Editor’s Note: This film is complete, however it is an older documentary copied from a VHS tape and as a result, the resolution is relatively low at 240P. We’ve been unable to find it in higher resolution, but due to the important nature of the film we’ve chosen to share it anyway.

Burt Munro – Offerings to the God of Speed is a 30 minute documentary about one of the motorcycle world’s best loved (and most successful) eccentrics. Munro was a rare breed of New Zealander in the same vein as Bruce McLaren and John Britten – men gifted with astonishing engineering acumen and somehow able to take on the world with scarce resources and win.

Burt spent much of his life modifying one motorcycle to “see how fast it would go”. The mechanically simple 1920 Indian Scout was never meant to go as fast as 100 mph but by the time Burt was finished with his, it was travelling at speeds in excess of 190 mph on the Bonneville Salt Flats.

Of the records Burt captured over the course of his life, perhaps the most impressive is the one he set on the 26th of August 1967 – because in all the years since no one has managed to break it and it still stands.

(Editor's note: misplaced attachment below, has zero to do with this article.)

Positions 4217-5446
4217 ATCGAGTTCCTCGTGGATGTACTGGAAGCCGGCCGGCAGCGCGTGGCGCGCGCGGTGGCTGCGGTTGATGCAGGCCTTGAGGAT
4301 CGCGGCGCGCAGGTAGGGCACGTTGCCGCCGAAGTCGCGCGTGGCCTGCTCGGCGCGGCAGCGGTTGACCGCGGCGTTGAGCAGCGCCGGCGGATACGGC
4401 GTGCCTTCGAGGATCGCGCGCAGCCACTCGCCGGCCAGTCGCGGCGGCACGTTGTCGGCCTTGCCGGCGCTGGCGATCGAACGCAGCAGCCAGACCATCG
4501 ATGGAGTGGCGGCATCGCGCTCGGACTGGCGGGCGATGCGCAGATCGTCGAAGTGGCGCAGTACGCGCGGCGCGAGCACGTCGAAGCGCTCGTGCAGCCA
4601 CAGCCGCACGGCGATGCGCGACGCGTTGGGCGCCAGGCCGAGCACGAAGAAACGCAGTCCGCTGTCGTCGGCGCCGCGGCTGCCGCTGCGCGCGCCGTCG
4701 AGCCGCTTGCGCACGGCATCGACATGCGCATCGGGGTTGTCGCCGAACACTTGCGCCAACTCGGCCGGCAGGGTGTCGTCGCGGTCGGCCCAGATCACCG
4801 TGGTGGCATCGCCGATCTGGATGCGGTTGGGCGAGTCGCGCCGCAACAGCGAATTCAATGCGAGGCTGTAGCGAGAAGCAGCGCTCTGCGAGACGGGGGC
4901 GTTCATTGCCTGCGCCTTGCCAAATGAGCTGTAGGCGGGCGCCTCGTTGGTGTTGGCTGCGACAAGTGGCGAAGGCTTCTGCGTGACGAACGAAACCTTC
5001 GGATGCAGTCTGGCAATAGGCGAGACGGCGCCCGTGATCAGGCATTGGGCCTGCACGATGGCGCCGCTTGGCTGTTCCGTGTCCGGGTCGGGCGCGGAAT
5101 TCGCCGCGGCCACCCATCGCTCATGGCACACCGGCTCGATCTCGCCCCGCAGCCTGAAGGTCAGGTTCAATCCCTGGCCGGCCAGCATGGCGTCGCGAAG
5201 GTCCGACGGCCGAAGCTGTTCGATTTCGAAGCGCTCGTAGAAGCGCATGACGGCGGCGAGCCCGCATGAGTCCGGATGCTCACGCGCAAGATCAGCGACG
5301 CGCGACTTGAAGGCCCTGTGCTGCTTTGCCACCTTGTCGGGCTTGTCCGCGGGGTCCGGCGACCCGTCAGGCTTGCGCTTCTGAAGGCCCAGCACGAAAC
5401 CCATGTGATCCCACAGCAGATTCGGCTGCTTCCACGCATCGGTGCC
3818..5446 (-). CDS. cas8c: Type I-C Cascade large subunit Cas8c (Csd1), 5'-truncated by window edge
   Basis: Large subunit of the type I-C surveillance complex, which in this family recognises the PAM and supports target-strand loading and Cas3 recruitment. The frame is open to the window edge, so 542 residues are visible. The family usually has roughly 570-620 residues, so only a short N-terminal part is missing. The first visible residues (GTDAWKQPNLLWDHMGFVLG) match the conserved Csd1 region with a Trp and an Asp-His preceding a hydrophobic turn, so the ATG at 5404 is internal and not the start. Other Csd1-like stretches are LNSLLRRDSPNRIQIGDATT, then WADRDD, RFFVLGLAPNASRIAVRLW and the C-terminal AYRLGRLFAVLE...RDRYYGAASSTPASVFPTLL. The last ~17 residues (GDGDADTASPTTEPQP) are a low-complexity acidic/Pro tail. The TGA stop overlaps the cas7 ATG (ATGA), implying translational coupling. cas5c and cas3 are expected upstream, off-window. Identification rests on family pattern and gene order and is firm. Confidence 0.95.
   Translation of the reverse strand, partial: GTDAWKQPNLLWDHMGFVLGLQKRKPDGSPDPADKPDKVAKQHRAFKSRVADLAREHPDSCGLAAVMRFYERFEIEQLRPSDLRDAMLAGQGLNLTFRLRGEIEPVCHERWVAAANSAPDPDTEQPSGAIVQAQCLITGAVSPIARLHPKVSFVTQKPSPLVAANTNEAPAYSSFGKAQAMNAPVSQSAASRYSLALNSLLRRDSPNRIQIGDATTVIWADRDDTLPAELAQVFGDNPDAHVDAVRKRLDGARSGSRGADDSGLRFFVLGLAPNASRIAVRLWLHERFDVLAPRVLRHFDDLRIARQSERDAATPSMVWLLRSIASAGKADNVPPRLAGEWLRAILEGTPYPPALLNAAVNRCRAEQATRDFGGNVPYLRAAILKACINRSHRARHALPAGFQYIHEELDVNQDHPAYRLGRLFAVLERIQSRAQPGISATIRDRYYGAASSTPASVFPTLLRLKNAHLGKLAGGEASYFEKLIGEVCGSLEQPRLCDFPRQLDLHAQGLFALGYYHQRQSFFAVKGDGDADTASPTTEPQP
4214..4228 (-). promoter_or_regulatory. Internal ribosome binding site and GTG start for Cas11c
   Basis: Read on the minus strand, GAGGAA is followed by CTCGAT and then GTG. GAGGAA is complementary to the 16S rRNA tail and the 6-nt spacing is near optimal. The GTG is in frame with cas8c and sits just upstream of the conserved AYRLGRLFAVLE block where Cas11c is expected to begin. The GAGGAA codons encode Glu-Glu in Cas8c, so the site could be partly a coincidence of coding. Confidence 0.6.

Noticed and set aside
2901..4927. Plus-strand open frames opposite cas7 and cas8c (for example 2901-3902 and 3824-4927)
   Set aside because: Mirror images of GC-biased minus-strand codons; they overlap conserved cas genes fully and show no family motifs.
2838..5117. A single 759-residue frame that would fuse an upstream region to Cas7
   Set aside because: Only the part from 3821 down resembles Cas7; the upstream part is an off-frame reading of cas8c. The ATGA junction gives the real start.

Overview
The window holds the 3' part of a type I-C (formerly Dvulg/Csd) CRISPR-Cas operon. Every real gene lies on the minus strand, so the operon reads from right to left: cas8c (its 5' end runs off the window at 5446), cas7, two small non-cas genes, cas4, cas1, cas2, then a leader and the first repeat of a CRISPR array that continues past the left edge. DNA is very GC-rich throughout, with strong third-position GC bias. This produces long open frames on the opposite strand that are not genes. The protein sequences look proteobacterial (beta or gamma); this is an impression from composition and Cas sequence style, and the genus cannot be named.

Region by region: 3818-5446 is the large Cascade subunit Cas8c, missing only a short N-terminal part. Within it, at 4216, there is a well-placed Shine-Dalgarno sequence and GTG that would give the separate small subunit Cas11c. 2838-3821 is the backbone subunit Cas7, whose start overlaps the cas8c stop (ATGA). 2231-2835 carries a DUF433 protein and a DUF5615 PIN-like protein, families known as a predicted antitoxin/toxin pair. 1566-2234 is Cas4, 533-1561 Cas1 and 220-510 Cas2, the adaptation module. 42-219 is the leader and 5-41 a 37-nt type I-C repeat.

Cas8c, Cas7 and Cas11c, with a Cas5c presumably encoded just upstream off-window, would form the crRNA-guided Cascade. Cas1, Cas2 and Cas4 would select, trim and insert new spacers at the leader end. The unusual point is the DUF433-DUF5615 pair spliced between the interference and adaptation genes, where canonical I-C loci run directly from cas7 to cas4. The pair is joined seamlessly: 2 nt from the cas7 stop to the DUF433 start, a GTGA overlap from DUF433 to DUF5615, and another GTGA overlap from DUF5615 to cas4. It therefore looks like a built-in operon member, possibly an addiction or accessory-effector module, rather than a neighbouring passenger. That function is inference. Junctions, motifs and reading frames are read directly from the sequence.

My favourite Burt Munro story is included in this film and it actually has nothing to do with motorcycles. It’s a story about the time Munro drove his Pontiac into the Edwards Airforce Base with no security clearance to try to take photographs of the hypersonic North American X-15 rocket plane.

As a foreigner standing on an airforce base with no security clearance holding a camera, Munro was lucky not to get shot. But due to his easy going charm and friendly nature he ended up meeting the head honcho on the base who knew of Munro from an old Popular Mechanics article. Burt ended up getting a private tour of the base including a close up with the X-15.

Read more about Burt Munro here.

Burt Munro In His Workshop

Burt Munro And Grandchildren

Burt Munro Indian Motorcycle

Burt Munro Motorcycle

Burt Munro Worlds Greatest Indian Bonneville

Founder + Senior Editor

Ben Branch has had his work featured on CNN, Popular Mechanics, the official Smithsonian Magazine, Road & Track Magazine, the official Pinterest blog, the official eBay Motors blog, BuzzFeed, and many more.

Silodrome was founded by Ben back in 2010, in the years since the site has grown to become a world leader in the alternative and vintage motoring sector, with millions of readers around the world and hundreds of thousands of followers on social media.

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